The Deluge is one of the best books on WWI and its consequences that you can read. Tooze’s book on the Nazi economy, The Wages of Destruction is also excellent. Another outstanding book on the run up to World War I is Dreadnaught by Robert K. Massie. Massie’s book on the Great War, Castles of Steel is good, although I preferred his pre-war analysis in Dreadnaught. For an overview of the effects of WWI on the USA a must read is David Kennedy’s, Over Here. If you are looking for a good analysis of the fighting itself, I recommend The Great War, Strategies and Tactics of the First World War, part of the West Point Military History series edited by Thomas E. Griess. The American Way of War, by Weigley, has a chapter on WWI that is worth reading. My book, The Super Summary of World History, Revised, has chapters on WWI and WWII that I think are the best in my book. I might be prejudice.

I highly recommend The Deluge.
0Comment|Was this review helpful to you?YesNoReport abuse
on May 24, 2016
I enjoyed this book very much. It took me almost two months to read it but I made underlines or marginal notes on almost every page. It covers a period of history right in the middle of my wheelhouse of interest and yet I still learned a lot The book ambitiously stakes out what almost amounts to a history of the world between 1916 and 1931 with impressive amounts of attention given to internal political and economic events in China, Japan, and Russia as well as Germany, France, Italy, England and the US. The author provides deeper definition to the history of this time-period. By drilling down to specifics and avoiding some of the two-dimensional cartoonish images we might have about what happened at that time we learn that there was a lot more complexity than the casual student of history might think. One theme (that the author does not necessarily stress but that I picked up on) is the seemingly enormous influence and power of the JP Morgan bank in New York over international political events during this time, indirectly making decisions that could cause foreign governments to fall or survive, and creating good fortune or misery in various global hot spots depending on the bank’s decisions. The author also helpfully distinguishes between the immediate 10 years after the war up until about 1930 or so versus the decade of the 1930s preceding World War II. He argues that it is unhelpful to simply talk about the “interwar period” because the 20s and 30s were very different from each other. In the 1920s there was still a hope for a “liberal peace” among free democracies governed by liberal principles. The 1930s in contrast was dominated by the authoritarian rogue states of Germany, Russia, Japan, and Italy which were trying to challenge the Anglo-American world hegemony.

I would highly recommend this book for anyone interested in the subject. Tooze – although an academic scholar - writes in a breezy, readable, almost journalistic style. All of his points are well-documented and footnoted and there is an extensive set of notes and bibliography at the back of the book.

Regrettably, as seems increasingly the case these days, the book would have strongly benefited from sharper-eyed editorial review and proofreading. It is marred by various annoying mistakes such as indicating that the Versailles Treaty of 1919 was signed by Germany 50 years to the date after the formation of the German Empire. The math doesn't add up: 1919 was only 48 years after the 1871 formation of the German Empire. This to mention only one of the minor errors that pop up annoyingly, such as a reference made to someone being the US Secretary of the Treasury when in fact he was not but instead a deputy or assistant in that cabinet department. I also am fairly certain there are times that years get misstated, 1923 cited when 1922 was meant – that kind of thing. Plus there's a certain repetitive overuse of words and phrases – the author continually refers to individuals or nations indulging in "fantasies" about this or that. Alternative ways of saying the same thing would've made for simply a better written English language work. Some historic personalities are fully introduced twice within a matter of pages while others are mentioned by last name only and we are never told who they are. It's just a problem with a lot of books these days.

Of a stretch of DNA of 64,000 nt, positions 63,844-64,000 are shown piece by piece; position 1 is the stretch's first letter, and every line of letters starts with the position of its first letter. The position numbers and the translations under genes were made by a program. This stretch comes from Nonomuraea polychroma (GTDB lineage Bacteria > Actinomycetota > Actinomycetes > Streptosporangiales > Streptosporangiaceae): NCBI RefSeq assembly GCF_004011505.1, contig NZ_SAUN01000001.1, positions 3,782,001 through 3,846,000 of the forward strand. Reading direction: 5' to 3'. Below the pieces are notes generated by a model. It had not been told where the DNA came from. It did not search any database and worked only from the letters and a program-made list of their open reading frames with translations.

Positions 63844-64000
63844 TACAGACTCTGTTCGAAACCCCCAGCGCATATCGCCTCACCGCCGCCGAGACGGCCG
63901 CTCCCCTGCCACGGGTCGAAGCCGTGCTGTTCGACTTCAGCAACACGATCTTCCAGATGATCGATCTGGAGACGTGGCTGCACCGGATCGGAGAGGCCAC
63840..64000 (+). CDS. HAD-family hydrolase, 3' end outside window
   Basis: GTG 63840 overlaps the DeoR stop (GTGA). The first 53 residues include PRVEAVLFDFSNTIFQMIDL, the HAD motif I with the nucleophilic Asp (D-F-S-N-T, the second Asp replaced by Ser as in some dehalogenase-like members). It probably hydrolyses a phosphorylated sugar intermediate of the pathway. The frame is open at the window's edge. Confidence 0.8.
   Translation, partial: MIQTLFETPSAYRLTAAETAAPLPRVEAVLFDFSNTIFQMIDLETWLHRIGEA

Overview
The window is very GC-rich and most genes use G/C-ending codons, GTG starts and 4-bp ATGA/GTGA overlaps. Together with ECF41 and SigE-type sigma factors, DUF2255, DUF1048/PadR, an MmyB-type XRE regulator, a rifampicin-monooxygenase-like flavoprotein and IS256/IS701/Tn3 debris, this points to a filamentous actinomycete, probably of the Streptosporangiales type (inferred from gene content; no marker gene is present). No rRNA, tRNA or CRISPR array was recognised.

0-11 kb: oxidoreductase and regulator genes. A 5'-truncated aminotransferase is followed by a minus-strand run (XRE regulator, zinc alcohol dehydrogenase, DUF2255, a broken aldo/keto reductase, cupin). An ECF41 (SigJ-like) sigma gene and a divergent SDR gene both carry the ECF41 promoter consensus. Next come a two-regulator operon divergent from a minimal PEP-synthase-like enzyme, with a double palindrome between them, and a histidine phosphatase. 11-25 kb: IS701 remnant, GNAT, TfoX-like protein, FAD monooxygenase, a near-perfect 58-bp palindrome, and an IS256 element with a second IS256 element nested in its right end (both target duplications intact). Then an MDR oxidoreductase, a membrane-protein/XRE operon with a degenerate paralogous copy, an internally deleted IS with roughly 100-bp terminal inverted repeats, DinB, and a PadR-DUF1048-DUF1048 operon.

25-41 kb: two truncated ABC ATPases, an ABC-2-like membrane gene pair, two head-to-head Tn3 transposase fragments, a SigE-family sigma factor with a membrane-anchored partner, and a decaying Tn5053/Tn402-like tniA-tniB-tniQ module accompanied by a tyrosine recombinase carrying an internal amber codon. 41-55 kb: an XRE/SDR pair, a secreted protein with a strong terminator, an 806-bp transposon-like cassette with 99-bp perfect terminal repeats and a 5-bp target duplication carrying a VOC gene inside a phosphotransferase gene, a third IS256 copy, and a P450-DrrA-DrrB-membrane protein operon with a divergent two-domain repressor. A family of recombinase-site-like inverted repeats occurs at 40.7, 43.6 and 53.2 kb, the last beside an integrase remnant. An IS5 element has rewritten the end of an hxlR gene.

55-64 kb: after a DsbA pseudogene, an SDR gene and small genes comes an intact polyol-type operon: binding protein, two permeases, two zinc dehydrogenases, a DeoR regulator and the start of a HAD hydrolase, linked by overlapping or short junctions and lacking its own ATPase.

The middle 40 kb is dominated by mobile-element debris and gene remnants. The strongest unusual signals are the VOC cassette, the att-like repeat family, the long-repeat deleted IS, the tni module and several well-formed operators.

0Comment| 2 people found this helpful. Was this review helpful to you?YesNoReport abuse
on March 15, 2015
World War I, the Allied leaders, President Wilson, The Treaty of Versailles, Japan, China, and the Russian Revolution. This is one of the best telling of the decisions, disputes, deceptions, and disappointments that resulted from the post-WWI settlements I've ever read. This is not a re-hash of the usual "Idealistic Wilson" being taken in by the "wise, angry, vengeful Europeans." It is one of the most in-depth and wide-ranging accounts of the period after WWI. Tooze details the difficult decisions that had to be made as well as the complex interaction of emotion and history that led to results few could anticipate. In fact, knowing that World War II is just down the road almost makes this work a Shakespearean tragedy as much as it is a brilliant documentation of the struggle to come to grips with how to handle a defeated Germany.
0Comment| 3 people found this helpful. Was this review helpful to you?YesNoReport abuse
on December 9, 2014
A must read for any serious student of the twentieth century. Well written and totally engaging Tooze takes on a review across disciplines with insightful analysis buttressing epic views of global events.
0Comment| 5 people found this helpful. Was this review helpful to you?YesNoReport abuse
on February 18, 2016
Adam Tooze brings new research and insights to a story that I thought I already knew pretty well. As a result much of America's self-description of how the United States came in the 20th century to dominate the world economy and world politics has to be re-examined. Adam's description of the Woodrow Wilson administration in particular neatly turns the accepted narrative on its head. This is a must read for those who would like to understand some emerging 21st century views on the first of the two major 20th century world wars
0Comment| One person found this helpful. Was this review helpful to you?YesNoReport abuse